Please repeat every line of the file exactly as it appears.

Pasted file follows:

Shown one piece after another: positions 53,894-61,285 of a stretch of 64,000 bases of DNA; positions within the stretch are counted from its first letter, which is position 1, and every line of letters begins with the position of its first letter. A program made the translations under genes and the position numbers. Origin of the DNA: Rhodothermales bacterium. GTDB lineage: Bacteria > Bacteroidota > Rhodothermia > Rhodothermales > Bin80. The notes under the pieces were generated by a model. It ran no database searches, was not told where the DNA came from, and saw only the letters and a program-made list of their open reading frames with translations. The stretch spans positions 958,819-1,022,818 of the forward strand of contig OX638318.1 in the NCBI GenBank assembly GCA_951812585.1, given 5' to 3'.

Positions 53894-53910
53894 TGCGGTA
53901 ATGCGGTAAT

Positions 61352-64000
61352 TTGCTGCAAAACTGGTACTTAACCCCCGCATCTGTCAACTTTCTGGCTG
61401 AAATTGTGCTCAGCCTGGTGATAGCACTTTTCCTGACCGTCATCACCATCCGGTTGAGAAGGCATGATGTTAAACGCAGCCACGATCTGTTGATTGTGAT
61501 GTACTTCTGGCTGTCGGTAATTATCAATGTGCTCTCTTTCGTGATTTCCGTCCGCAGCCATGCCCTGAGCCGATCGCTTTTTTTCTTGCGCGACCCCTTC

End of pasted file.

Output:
Shown one piece after another: positions 53,894-61,285 of a stretch of 64,000 bases of DNA; positions within the stretch are counted from its first letter, which is position 1, and every line of letters begins with the position of its first letter. A program made the translations under genes and the position numbers. Origin of the DNA: Rhodothermales bacterium. GTDB lineage: Bacteria > Bacteroidota > Rhodothermia > Rhodothermales > Bin80. The notes under the pieces were generated by a model. It ran no database searches, was not told where the DNA came from, and saw only the letters and a program-made list of their open reading frames with translations. The stretch spans positions 958,819-1,022,818 of the forward strand of contig OX638318.1 in the NCBI GenBank assembly GCA_951812585.1, given 5' to 3'.

Positions 53894-53910
53894 TGCGGTA
53901 ATGCGGTAAT

Positions 61352-64000
61352 TTGCTGCAAAACTGGTACTTAACCCCCGCATCTGTCAACTTTCTGGCTG
61401 AAATTGTGCTCAGCCTGGTGATAGCACTTTTCCTGACCGTCATCACCATCCGGTTGAGAAGGCATGATGTTAAACGCAGCCACGATCTGTTGATTGTGAT
61501 GTACTTCTGGCTGTCGGTAATTATCAATGTGCTCTCTTTCGTGATTTCCGTCCGCAGCCATGCCCTGAGCCGATCGCTTTTTTTCTTGCGCGACCCCTTC